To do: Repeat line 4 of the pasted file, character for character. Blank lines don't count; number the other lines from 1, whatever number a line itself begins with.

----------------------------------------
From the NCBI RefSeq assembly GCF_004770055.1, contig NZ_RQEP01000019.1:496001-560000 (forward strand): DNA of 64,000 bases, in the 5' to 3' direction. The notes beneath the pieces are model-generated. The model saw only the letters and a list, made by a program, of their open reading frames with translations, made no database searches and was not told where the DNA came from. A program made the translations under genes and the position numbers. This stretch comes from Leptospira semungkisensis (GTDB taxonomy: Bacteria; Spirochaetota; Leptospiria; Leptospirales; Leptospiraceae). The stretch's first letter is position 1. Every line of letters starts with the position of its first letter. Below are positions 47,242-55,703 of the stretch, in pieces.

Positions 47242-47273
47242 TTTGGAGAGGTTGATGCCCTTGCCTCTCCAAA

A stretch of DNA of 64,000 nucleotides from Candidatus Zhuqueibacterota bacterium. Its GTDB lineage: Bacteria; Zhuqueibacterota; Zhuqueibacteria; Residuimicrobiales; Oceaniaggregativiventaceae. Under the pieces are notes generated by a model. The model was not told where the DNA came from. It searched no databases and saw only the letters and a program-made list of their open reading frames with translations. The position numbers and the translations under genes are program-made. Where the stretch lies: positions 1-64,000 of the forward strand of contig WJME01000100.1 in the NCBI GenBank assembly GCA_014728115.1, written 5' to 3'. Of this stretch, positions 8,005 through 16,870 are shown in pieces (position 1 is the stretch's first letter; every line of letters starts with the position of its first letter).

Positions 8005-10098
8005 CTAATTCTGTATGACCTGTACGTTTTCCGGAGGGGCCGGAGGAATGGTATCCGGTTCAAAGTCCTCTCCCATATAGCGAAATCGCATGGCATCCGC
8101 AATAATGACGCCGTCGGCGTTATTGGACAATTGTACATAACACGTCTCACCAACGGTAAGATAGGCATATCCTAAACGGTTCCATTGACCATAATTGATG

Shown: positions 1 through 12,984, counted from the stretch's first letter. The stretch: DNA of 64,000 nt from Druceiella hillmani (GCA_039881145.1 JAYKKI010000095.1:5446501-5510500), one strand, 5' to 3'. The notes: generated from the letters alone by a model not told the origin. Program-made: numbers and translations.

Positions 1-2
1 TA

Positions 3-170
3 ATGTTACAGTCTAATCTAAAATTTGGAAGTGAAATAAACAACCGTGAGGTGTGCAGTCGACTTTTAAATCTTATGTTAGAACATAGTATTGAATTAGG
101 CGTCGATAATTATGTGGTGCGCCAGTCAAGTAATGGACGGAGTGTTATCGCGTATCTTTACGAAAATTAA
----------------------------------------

A stretch of DNA of 64,000 nucleotides from Candidatus Zhuqueibacterota bacterium. Its GTDB lineage: Bacteria; Zhuqueibacterota; Zhuqueibacteria; Residuimicrobiales; Oceaniaggregativiventaceae. Under the pieces are notes generated by a model. The model was not told where the DNA came from. It searched no databases and saw only the letters and a program-made list of their open reading frames with translations. The position numbers and the translations under genes are program-made. Where the stretch lies: positions 1-64,000 of the forward strand of contig WJME01000100.1 in the NCBI GenBank assembly GCA_014728115.1, written 5' to 3'. Of this stretch, positions 8,005 through 16,870 are shown in pieces (position 1 is the stretch's first letter; every line of letters starts with the position of its first letter).